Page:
Still further, the full range of the drum audio output, exemplified by high frequency brush stroke sounds on the one hand and booming sounds produced by beating the drumhead on the other hand, has been difficult to faithfully reproduce by any known electrical pickup even when properly installed on the drum. It is similarly difficult to faithfully reproduce the full range of musical tones of a guitar or like stringed musical instrument.

Broadly, it is an object of the present invention to provide an improved electrical pickup, distinct in its mode of operation as well as construction, overcoming the foregoing and other shortcomings of the prior art. Specifically, among other noteworthy aspects, the entire pickup hereof is mounted on the instrument vibrating surface, such as the drumhead or guitar body, and functions properly merely upon being set into vibration by this surface, thereby obviating the need for mounting or holding any of the components in stationary relation to said instrument vibrating surface.

An improved pickup demonstrating product aspects of the present invention includes a conventional electrical pickup and, when applied to a drum or like percussion instrument, also includes appropriate mounting means for applying said pickup and an interposed fieldinfluencing body under firm pressure against the drumhead or vibrating surface, with the result that sound reproduction is confined to the high frequency portion of the audio output, such as the brush strokes. Adjacent the remote side of the pickup there is provided a confined, but nevertheless freely vibrating additional fieldinfluencing body which is set into vibration by the vibration of the electrical pickup. However, the patterns of vibration of this body and of the pickup differ so that there is the requisite signal-producing relative movement therebetween, this time confined to parameters which are related to the low frequency portion of the drum audio output, such that corresponding drum sounds are readily produced therefrom. In this way, the pickup hereof is constructed and functions to faithfully reproduce the full range of the musical instrument to which it is applied, and furthermore does so with an exclusion of extraneous sounds since such sounds are not produced by the instruments vibrating surface.

The aforesaid pickup and mounting is also used and applied, substantially as just described, for stringed and like instruments, except that in some instances the interposed field-influencing body which causes reproduction of the high frequency musical tones is dispensed with. In such instances, metallic strings of the instrument are situated within the pickup magnetic field and thus, when set into vibration, directly result in the reproduction of the high frequency musical tones.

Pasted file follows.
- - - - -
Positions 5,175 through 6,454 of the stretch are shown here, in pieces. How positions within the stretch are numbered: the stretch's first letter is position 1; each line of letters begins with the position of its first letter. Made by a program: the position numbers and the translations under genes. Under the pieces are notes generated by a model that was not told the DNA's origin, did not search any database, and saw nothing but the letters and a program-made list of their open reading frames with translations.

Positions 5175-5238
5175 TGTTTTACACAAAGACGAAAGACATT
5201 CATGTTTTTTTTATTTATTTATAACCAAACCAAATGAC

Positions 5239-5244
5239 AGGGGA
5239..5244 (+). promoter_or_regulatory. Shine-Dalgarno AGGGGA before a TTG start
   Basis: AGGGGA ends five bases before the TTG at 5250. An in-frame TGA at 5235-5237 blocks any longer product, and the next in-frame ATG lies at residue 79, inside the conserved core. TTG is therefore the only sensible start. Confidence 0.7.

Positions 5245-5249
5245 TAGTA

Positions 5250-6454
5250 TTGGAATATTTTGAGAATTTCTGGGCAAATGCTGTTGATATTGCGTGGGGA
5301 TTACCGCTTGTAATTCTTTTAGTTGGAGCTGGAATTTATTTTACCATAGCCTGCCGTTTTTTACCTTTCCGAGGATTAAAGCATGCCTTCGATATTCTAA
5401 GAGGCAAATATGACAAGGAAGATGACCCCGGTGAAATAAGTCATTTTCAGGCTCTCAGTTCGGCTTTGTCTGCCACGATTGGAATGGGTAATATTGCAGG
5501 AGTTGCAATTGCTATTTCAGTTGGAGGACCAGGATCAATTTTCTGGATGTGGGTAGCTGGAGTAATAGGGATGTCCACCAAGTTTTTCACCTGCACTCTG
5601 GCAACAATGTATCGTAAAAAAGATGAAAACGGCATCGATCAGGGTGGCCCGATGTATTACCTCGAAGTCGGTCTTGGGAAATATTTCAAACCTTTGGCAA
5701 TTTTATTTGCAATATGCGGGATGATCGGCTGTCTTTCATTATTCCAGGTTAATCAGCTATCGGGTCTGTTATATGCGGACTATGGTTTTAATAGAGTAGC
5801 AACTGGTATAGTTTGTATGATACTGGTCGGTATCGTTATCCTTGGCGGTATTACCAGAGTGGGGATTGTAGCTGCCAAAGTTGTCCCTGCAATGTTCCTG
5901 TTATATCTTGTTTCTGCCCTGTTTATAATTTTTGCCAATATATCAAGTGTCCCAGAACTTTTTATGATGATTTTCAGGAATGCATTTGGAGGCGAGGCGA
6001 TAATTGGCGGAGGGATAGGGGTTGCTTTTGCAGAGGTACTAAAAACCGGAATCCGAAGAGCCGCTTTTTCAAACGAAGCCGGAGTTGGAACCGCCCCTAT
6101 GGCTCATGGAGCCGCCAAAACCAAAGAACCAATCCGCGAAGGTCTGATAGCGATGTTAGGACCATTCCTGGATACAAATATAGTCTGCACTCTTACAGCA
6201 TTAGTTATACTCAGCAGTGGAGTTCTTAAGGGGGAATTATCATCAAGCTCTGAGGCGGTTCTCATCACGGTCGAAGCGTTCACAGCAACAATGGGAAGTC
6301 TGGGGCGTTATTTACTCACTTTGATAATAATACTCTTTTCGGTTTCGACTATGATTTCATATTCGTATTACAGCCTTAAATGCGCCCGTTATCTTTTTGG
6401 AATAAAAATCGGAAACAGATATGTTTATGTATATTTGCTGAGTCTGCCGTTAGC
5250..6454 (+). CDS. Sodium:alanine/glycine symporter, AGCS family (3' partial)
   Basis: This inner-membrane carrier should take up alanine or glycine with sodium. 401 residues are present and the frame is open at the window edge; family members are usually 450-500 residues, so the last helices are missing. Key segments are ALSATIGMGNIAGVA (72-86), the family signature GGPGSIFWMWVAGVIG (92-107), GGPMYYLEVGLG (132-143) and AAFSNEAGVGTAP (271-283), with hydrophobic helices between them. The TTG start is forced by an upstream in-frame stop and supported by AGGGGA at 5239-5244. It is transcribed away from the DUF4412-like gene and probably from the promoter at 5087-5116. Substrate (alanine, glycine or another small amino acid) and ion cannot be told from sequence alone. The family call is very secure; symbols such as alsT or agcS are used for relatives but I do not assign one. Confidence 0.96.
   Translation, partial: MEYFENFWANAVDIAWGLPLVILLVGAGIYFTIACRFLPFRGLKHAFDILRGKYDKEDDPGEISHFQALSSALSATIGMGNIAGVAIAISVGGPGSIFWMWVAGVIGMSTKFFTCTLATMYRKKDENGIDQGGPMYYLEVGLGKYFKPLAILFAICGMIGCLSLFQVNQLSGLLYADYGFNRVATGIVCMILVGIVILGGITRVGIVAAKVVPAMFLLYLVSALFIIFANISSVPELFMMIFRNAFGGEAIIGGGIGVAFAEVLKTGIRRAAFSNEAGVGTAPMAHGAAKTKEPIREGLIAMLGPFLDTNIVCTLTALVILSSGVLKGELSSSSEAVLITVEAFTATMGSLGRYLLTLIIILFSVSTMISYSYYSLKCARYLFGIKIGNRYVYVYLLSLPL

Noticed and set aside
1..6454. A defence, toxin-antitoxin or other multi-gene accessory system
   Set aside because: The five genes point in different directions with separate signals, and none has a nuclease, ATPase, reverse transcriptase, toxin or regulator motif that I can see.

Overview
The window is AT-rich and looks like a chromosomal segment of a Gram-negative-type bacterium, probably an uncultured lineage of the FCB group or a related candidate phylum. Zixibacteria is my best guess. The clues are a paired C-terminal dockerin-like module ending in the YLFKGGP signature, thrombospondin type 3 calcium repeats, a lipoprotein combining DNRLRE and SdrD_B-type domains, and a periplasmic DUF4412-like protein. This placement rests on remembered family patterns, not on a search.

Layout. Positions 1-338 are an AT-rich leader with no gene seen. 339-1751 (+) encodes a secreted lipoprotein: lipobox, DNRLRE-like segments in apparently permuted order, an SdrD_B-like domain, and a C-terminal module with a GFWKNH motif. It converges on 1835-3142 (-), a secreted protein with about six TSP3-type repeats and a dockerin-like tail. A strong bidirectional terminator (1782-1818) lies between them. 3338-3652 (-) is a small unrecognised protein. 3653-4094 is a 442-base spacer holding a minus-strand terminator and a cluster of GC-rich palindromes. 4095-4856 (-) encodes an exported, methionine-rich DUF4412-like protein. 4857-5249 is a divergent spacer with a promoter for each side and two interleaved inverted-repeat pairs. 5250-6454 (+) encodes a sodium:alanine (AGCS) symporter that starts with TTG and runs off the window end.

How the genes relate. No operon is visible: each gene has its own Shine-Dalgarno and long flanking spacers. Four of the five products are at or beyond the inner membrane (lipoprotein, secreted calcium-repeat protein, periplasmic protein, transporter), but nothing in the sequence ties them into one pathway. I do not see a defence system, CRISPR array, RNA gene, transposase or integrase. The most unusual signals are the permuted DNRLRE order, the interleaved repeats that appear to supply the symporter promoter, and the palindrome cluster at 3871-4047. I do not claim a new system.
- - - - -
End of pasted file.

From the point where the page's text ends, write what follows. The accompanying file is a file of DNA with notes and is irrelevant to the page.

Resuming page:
The above brief descriptions, as well as further objects, features and advantages of the present invention, will be more fully appreciated by reference to the following detailed description of presently preferred, but nonetheless illustrative embodiments in accordance with the present invention, when taken in conjunction with the accompanying drawings, wherein:

FIG. 1 illustrates the method of producing the musical tones of a drum in accordance with the method of the present invention and contains a perspective view of such instrument having an improved electrical pickup practicing the method hereof applied thereto;

FIG. 2 is a partial elevational view, on an enlarged scale, illustrating structural details of the pickup. Moreover, since the illustrative embodiment is generally cylindrical or circular in shape, including both the external and internal parts thereof, plan views illustrating such shape have been omitted as being unnecessary;

FIGS. 3, 4a, 4b and 5 illustrate application of the pickup hereof to a guitar, FIG. 3 being a perspective view showing several ways of mounting such pickup to this exemplary stringed instrument;

FIG. 4a is a side elevational view, on an enlarged scale and in section taken on line 44 of FIG. 3, illustrating a mounting most similar to that of the drum of FIGS. 1 and 2 in that it includes use of an interposed field-influencing body to reproduce the high frequency tones of the strings;

FIG. 4b is a view. similar to FIG. 40, except that another type ofmounting is illustrated therein; and

FIG. 5 is also a side elevational view, but taken in section on line 55 of FIG. 3, and illustrates still another pickup mounting in which the vibrating metallic strings of the instrument directly result in the reproduction of the high frequency tones thereof.